A while back I wrote a blog on Aesthetics of Dust, inspired by the works of Filippo Minelli and Ujin Lee + Tom Edwards. Both projects played with the means of dust floating in mid-air. The short existence of a dust cloud captured in a series of photographs. The artist(s) purposefully played with the means of dust, one (Minelli’s Silence/Shapes) introducing brightly color bombs in nature, the other (Lee+Edwards I Came Across Dust) featuring a white smoky substance in empty urban landscapes. The way both projects have been documented suggest that they just happen to find the authentic moment in the world. This silent creature coming into existence for a mere moment before it becomes part of the invisible atmosphere again.
Now I would like to note an Aesthetics of Dust in another form, namely the Skateboard Video Art.
A medium that has been used to display the abilities of skaters taking on the play with dust.
The Holi festival is widely known for the fact that the participants, in this religious springtime event, bombard each other with scented brightly colored powder and perfume. The Holi festival is attributed to many mythologies (the legend of Prahlad and Hiranyakashipu and the legend of Radha and Krishna to name two such associated myths) whose moral is related to the power of truth. The festival takes place in the spring when nature awakes from the slumber of winter and the world turns alive and green again.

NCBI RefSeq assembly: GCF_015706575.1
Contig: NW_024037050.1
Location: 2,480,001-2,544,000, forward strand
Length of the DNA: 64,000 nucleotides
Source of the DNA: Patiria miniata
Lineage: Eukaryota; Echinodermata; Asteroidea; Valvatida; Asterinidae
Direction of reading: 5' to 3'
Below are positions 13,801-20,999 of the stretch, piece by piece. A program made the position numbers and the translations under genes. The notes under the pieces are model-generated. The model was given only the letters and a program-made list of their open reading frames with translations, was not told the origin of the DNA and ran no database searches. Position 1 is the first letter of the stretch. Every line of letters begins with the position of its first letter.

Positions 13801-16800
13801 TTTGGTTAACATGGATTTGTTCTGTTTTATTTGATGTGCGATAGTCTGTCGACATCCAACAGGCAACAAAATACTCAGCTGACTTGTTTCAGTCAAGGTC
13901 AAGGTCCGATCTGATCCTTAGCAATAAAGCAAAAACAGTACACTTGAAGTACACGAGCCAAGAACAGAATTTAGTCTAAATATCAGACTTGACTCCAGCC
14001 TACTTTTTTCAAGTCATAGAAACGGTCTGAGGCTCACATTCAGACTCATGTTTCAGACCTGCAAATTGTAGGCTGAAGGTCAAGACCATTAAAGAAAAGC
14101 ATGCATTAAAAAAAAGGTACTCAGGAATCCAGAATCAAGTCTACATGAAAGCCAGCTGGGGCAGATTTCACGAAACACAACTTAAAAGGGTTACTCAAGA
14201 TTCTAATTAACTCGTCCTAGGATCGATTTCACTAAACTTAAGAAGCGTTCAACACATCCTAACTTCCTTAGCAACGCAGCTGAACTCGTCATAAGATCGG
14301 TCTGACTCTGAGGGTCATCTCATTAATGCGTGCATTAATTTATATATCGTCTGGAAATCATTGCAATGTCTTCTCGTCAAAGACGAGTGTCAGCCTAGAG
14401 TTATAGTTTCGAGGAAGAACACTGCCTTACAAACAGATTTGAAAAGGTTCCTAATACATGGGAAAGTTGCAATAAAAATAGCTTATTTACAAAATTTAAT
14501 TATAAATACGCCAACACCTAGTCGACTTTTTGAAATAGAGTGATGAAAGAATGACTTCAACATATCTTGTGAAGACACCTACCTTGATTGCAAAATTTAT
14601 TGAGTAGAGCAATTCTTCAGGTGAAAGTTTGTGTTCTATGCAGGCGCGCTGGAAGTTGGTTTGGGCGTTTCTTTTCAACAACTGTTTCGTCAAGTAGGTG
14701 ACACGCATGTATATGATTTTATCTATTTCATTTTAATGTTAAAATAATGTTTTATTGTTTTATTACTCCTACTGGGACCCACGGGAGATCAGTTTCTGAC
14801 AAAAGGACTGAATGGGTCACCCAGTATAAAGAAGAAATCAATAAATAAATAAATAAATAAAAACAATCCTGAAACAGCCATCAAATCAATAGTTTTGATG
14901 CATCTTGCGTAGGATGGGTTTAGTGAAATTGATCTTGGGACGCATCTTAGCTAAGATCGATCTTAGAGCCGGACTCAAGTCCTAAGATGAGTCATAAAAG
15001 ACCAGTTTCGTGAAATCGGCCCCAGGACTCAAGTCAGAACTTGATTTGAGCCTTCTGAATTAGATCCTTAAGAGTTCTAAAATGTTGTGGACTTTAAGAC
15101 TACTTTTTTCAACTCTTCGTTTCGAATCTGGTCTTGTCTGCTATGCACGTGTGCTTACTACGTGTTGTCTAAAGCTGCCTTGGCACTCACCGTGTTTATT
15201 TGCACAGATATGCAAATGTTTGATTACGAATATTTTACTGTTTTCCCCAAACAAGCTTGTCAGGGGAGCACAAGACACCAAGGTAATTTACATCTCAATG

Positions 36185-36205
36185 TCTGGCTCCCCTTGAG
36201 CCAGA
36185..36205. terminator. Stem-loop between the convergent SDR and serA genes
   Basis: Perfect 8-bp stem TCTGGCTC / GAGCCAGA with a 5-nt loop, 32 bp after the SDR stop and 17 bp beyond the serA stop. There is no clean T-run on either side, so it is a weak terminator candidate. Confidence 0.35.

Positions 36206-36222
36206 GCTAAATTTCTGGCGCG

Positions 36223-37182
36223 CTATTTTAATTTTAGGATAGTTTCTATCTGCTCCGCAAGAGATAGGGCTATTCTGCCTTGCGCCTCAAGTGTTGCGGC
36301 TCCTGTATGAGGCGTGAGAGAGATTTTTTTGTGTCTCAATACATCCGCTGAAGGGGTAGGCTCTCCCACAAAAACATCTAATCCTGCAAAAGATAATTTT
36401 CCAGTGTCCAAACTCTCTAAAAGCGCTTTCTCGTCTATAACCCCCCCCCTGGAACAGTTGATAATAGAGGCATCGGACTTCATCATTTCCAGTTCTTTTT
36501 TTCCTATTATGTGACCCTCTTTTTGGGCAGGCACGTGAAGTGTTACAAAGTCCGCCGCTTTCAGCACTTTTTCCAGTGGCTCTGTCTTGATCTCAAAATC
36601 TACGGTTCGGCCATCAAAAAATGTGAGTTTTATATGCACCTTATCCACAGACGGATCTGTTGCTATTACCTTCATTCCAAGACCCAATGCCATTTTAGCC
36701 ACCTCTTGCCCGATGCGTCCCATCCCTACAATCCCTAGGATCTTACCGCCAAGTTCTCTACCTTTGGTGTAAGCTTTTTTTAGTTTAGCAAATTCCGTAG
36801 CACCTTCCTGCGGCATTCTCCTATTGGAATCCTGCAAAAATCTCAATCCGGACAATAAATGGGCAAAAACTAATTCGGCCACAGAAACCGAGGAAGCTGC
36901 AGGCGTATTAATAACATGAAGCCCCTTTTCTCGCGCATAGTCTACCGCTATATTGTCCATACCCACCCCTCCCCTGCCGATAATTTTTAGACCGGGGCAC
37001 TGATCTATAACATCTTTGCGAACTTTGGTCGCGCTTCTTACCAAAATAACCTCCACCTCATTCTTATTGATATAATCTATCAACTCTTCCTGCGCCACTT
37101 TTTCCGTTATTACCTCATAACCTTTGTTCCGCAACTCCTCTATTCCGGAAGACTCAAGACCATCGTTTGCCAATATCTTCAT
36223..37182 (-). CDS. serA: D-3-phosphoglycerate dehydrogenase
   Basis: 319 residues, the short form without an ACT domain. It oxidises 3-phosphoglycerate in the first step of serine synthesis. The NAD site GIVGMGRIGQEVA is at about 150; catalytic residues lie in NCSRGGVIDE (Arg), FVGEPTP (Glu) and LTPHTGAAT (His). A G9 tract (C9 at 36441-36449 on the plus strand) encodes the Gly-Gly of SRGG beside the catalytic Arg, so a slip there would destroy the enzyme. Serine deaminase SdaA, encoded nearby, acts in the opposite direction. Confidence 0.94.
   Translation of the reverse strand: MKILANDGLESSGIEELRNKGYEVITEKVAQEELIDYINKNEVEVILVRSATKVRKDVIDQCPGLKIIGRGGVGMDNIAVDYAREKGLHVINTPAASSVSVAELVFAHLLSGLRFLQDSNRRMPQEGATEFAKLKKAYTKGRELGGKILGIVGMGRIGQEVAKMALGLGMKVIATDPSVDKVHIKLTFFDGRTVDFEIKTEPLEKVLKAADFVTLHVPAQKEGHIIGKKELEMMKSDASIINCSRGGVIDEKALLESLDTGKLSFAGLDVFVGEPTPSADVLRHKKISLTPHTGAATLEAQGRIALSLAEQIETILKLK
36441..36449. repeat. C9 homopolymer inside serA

The very notion of festivals and feast, as has been noted by philosophers such as Georges Bataille, Mikhail Bakhtin and Jean Baudrillard, is as a moment of release from the strict regimented day to day. This moment of organized chaos in which social roles are reversed or temporarily subverted, such as occurs in the – originally Catholic - tradition of carnival. Things that under normal circumstance wouldn’t be permitted are now allowed, such as the mocking of authority figures and bombarding other people with confetti or brightly colored powder.
The SALAZAR project Wizard Smoke from 2009, directed by Liam Mitchell, featuring the skaters Bradley Sheppard, Alien, Nate Lacoste, Chris Connolly, Nate Roline, Stacy Gabriel, Desmond Hoostie, Mike Klinkhamer, and Rob Rickaby. Is the other directly noted inspiration for the Topheadz War Paint, Berlin serie.
Both Wizard Smoke and War Paint, Berlin feature skaters playing around with the brightly colored dust. As the joyous dust particles settle on the urban – heavily tagged – landscape the subjects look back into the lens of the sterile clean viewer. Covered in patches of blue, pink and purple with the evidence of tears trying to expel lost dust that had come into his eyes. This particular skater looks at us with a melancholic smile.
The feast is over and the temporary state of anarchy ceases to exist. The acts of subversion and transgression return their place within the taboo. Brightly colored violence is no longer permitted. The dust settles on Berlin as the sun goes down and these boys take a long shower.